Tin is a malleable, ductile, and highly crystalline silvery-white metal. When a bar of tin is bent, a crackling sound known as the tin cry can be heard due to the twinning of the crystals.
β-tin(the metallic form), which exists at room temperature and hotter, is malleable; while the α-tin(nonmetallic form), formed when tin is cooled below 13.2 °C, is brittle. It has a diamond cubic crystal structure, similar to diamond, silicon or germanium. α-tin has no metallic properties at all. It is a dull-gray powdery material with no common uses, other than a few specialized semiconductor applications. These two allotropes, α-tin and β-tin, are more commonly known as gray tin and white tin, respectively. Two more allotropes, γ and σ, exist at temperatures above 161 °C and pressures above several GPa. Although the α-β transformation temperature is nominally 13.2 °C, impurities (e.g. Al, Zn, etc.) lower the transition temperature well below 0 °C, and upon addition of Sb or Bi the transformation may not occur at all, increasing the durability of the tin.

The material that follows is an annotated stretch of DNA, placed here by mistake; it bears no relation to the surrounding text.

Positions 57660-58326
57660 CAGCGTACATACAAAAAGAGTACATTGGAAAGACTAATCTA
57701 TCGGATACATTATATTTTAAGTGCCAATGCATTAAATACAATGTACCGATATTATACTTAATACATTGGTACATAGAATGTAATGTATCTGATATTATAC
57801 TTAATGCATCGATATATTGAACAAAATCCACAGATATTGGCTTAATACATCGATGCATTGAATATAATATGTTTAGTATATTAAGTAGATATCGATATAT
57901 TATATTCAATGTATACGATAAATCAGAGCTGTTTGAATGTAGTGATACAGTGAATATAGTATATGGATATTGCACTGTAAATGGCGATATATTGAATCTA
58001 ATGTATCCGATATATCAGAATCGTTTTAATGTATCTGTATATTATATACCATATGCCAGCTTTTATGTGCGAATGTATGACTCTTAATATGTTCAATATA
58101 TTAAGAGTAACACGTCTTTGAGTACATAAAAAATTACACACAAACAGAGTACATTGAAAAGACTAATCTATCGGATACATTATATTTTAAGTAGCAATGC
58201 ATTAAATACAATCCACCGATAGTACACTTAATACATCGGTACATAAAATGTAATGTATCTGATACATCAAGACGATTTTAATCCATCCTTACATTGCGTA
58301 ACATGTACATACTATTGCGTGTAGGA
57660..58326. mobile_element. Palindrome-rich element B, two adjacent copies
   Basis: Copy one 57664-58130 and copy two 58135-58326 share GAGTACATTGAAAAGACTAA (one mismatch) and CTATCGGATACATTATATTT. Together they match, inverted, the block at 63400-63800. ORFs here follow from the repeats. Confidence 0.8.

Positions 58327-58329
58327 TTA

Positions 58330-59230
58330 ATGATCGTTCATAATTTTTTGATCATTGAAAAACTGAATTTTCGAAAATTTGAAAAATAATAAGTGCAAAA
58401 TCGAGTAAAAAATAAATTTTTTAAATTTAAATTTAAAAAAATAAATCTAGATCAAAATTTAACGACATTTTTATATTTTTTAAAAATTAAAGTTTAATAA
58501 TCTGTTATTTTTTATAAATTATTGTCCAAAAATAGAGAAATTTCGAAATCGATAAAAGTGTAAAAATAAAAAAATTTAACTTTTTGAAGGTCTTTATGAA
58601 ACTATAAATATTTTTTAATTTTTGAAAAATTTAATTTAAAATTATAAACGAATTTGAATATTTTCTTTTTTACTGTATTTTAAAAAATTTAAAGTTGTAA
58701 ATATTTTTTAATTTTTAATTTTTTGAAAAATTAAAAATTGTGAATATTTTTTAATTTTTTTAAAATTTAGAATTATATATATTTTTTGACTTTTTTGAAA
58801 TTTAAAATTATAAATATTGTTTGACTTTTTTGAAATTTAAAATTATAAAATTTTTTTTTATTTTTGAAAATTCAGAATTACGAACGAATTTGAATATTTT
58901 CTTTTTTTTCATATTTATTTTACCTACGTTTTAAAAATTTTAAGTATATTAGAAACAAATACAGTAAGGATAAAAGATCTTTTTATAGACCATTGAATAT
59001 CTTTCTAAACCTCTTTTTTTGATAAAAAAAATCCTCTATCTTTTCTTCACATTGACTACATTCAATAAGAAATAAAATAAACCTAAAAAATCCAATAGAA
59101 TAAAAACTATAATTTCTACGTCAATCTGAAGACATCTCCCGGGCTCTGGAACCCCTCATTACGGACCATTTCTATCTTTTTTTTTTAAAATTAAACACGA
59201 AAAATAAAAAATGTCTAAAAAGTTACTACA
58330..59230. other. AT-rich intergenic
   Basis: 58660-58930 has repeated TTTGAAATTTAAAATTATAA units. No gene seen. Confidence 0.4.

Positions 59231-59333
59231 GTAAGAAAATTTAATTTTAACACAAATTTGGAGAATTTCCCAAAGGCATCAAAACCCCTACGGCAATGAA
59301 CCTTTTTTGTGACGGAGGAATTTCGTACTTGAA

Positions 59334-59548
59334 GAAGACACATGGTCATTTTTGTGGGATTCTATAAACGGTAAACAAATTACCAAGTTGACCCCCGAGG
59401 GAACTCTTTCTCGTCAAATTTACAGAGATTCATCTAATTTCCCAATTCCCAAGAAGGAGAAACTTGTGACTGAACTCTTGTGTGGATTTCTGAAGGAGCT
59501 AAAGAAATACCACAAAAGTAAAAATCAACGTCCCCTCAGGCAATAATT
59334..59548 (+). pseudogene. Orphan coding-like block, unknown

This conversion is known as tin disease or tin pest. Tin pest was a particular problem in northern Europe in the 18th century as organ pipes made of tin alloy would sometimes be affected during long cold winters.
Commercial grades of tin (99.8%) resist transformation because of the inhibiting effect of the small amounts of bismuth, antimony, lead, and silver present as impurities. Alloying elements such as copper, antimony, bismuth, cadmium, and silver increase its hardness. Tin tends rather easily to form hard, brittle intermetallic phases, which are often undesirable. It does not form wide solid solution ranges in other metals in general, and there are few elements that have appreciable solid solubility in tin. Simple eutectic systems, however, occur with Bismuth, Gallium, Lead, Thallium, and Zinc.